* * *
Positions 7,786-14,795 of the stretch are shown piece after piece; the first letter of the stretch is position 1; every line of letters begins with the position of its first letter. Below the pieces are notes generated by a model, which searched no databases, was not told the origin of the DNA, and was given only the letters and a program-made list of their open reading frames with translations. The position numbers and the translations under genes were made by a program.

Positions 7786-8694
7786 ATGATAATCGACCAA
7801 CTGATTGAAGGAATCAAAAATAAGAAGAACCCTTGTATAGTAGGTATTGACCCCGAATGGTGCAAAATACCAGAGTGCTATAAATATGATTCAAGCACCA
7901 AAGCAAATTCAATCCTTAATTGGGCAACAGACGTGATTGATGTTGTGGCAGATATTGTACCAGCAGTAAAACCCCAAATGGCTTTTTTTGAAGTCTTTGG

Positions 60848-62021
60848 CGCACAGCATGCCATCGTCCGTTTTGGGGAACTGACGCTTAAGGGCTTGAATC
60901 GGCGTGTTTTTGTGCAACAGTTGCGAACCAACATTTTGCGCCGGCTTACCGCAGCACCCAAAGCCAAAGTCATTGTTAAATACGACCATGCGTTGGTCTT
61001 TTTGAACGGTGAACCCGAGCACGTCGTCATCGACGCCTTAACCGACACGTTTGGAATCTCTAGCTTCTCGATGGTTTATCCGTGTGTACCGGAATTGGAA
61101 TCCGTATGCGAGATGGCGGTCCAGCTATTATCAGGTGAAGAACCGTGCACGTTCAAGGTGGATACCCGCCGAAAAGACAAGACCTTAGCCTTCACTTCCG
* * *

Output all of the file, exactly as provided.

Positions 7,786-14,795 of the stretch are shown piece after piece; the first letter of the stretch is position 1; every line of letters begins with the position of its first letter. Below the pieces are notes generated by a model, which searched no databases, was not told the origin of the DNA, and was given only the letters and a program-made list of their open reading frames with translations. The position numbers and the translations under genes were made by a program.

Positions 7786-8694
7786 ATGATAATCGACCAA
7801 CTGATTGAAGGAATCAAAAATAAGAAGAACCCTTGTATAGTAGGTATTGACCCCGAATGGTGCAAAATACCAGAGTGCTATAAATATGATTCAAGCACCA
7901 AAGCAAATTCAATCCTTAATTGGGCAACAGACGTGATTGATGTTGTGGCAGATATTGTACCAGCAGTAAAACCCCAAATGGCTTTTTTTGAAGTCTTTGG

Positions 60848-62021
60848 CGCACAGCATGCCATCGTCCGTTTTGGGGAACTGACGCTTAAGGGCTTGAATC
60901 GGCGTGTTTTTGTGCAACAGTTGCGAACCAACATTTTGCGCCGGCTTACCGCAGCACCCAAAGCCAAAGTCATTGTTAAATACGACCATGCGTTGGTCTT
61001 TTTGAACGGTGAACCCGAGCACGTCGTCATCGACGCCTTAACCGACACGTTTGGAATCTCTAGCTTCTCGATGGTTTATCCGTGTGTACCGGAATTGGAA
61101 TCCGTATGCGAGATGGCGGTCCAGCTATTATCAGGTGAAGAACCGTGCACGTTCAAGGTGGATACCCGCCGAAAAGACAAGACCTTAGCCTTCACTTCCG